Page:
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The mangaka who most catches my attention now is Rumiko Takahashi. Her work Inuyasha ignited my passion for both manga and the Japanese language. The slow translation of Inuyasha into English inspired me to learn the original language, and VIZ Media finished translating it years after I had read the entire series. Takahashi’s Japanese is pretty easy to read and sure to inspire any neophyte learner of the language that he’s making great progress.

Having said that, I am reading Urusei Yatsura and Maison Ikkoku in English now. Part of me wishes that I did not take the lazy way: Takahashi loves puns, and the translator sometimes really stretches to come up with English equivalents. The complete tankobun edition of Ranma 1/2 only goes for around $50, so that might end up on my shelves in the original. Maybe I’ll pick up Mermaid Forest in the near future.

At this point in my manga reading hobby, I’ve determined that it really is better to read manga as a physical book or in an e-book. Reading manga online often comes with too many ads and slow loading times.

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Kindles are too convenient. A Kindle Paperwhite sits by my bedside as a dedicated e-reader, and it houses a library in a device small enough to fit into a large jacket pocket. Of the twenty-five books I’ve read so far this year, only seven were not on one of my Kindles. I find the Kindle Fire 8 is better for reading manga while the Paperwhite excels it for standard books. Looking at all the books I have lying unread around the house makes me feel guilty about using Kindle almost exclusively. Does anyone else experience a similar feeling?

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Since the CCP Virus has spread around the world, China has made a ton of money selling masks and other medical supplies to afflicted nations. For my part, I’ve decided to boycott Chinese tea until that government pays some kind of reparations for their part in spreading COVID-19 across the world. It’s impossible to cut out Chinese products completely from one’s life, but tea is a different story. I confess that Chinese tea is the best in the world (though the Indians likely produce better black tea), but one can still get excellent tea from Japan, Taiwan, India, Ceylon, Nepal, Kenya, and even South Carolina. I feel as much need to buy Chinese tea as I do to buy Samuel Adams’ Boston Lager.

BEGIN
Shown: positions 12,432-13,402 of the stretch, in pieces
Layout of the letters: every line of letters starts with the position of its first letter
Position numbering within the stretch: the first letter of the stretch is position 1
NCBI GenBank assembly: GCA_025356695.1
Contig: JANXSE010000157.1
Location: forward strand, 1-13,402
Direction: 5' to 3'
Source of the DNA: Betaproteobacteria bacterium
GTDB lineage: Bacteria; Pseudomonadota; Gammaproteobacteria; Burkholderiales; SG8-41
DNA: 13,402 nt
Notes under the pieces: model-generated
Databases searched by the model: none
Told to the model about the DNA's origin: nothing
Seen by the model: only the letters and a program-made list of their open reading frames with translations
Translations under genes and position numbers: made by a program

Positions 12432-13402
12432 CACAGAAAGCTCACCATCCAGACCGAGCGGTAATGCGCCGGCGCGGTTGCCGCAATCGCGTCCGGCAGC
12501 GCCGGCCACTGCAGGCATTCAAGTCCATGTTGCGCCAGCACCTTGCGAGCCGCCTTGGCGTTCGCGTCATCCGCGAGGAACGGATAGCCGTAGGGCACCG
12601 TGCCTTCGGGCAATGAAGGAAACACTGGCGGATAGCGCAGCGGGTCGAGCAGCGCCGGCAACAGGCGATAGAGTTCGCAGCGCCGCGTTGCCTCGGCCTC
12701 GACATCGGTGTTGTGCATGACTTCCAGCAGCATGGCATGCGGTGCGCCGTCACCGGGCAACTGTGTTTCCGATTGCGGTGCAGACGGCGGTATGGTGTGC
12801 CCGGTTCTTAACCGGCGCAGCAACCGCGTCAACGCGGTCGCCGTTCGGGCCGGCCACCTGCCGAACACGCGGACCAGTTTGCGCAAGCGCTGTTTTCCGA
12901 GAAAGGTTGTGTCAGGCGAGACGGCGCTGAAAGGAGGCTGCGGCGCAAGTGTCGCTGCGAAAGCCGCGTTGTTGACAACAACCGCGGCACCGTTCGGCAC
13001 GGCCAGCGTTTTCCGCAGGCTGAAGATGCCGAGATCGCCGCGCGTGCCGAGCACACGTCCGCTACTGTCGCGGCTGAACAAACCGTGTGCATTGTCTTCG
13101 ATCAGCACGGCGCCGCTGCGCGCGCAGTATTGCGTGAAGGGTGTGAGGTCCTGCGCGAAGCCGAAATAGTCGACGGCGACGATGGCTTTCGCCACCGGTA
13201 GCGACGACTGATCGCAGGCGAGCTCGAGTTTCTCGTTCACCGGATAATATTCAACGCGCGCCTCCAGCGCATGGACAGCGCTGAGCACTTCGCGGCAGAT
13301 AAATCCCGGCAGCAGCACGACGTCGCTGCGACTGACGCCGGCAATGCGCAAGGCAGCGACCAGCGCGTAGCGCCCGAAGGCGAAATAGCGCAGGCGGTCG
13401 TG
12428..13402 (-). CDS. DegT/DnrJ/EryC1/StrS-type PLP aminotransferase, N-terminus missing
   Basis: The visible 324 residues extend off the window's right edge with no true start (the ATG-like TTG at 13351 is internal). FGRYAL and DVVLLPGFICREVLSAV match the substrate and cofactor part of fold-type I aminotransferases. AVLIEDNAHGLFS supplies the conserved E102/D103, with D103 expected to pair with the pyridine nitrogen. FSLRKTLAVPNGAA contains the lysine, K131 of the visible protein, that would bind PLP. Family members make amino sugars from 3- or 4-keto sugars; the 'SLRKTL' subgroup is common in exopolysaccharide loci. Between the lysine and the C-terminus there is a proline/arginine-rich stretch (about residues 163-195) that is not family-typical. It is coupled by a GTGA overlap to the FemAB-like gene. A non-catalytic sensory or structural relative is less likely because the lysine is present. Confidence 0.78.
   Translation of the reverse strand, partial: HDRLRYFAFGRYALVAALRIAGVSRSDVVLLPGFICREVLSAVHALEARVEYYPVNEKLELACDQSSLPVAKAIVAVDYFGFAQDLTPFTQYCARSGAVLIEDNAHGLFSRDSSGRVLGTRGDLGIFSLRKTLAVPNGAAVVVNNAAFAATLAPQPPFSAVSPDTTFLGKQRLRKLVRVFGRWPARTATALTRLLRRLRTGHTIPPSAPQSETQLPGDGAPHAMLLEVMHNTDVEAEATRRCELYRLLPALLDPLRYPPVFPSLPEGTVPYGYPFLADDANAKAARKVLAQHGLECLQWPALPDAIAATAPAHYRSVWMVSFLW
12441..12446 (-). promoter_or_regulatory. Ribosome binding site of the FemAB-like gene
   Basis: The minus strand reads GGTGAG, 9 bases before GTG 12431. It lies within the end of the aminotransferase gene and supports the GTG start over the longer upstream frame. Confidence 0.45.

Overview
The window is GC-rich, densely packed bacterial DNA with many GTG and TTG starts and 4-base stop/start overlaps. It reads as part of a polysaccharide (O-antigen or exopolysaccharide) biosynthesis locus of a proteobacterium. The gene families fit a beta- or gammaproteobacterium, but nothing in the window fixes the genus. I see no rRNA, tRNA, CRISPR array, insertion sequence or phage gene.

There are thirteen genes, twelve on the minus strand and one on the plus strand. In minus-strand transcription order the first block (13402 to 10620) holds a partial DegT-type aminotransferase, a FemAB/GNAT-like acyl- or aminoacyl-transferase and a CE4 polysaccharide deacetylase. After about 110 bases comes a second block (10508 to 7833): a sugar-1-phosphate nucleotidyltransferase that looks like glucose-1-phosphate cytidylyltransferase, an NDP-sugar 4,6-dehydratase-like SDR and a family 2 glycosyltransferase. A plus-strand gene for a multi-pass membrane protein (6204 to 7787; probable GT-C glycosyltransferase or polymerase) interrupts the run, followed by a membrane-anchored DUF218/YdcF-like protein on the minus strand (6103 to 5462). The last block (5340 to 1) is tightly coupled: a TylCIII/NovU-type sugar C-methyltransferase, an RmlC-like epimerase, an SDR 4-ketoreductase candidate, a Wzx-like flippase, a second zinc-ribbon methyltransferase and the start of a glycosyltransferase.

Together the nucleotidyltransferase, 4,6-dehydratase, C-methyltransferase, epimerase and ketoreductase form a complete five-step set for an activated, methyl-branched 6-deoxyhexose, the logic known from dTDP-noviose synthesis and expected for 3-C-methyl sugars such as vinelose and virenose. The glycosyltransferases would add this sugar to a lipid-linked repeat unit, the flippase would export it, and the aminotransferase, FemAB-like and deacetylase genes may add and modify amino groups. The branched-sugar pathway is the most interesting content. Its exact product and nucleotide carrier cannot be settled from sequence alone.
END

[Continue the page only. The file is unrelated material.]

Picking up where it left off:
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I hope that all of my dear readers have watched The Wind Rises. Hayao Miyazaki provides us with an animated biography of Jiro Hirokoshi, the designer of Japan’s famed Zero fighter plane. The movie was very well done. Recently, I came across a book titled Zero, which was written by Jiro Hirokoshi and Masatake Okumiya, a Japanese army officer. It chronicles the introduction of the Zero in the Second Sino-Japanese War, which began in 1937 and lasted until the end of WWII, and continues until Japan’s defeat. I have not come across another book dealing with WWII from the Japanese perspective and find this one fascinating.

May you hear from me again soon!

What Medieval Otaku’s Been Doing, Part II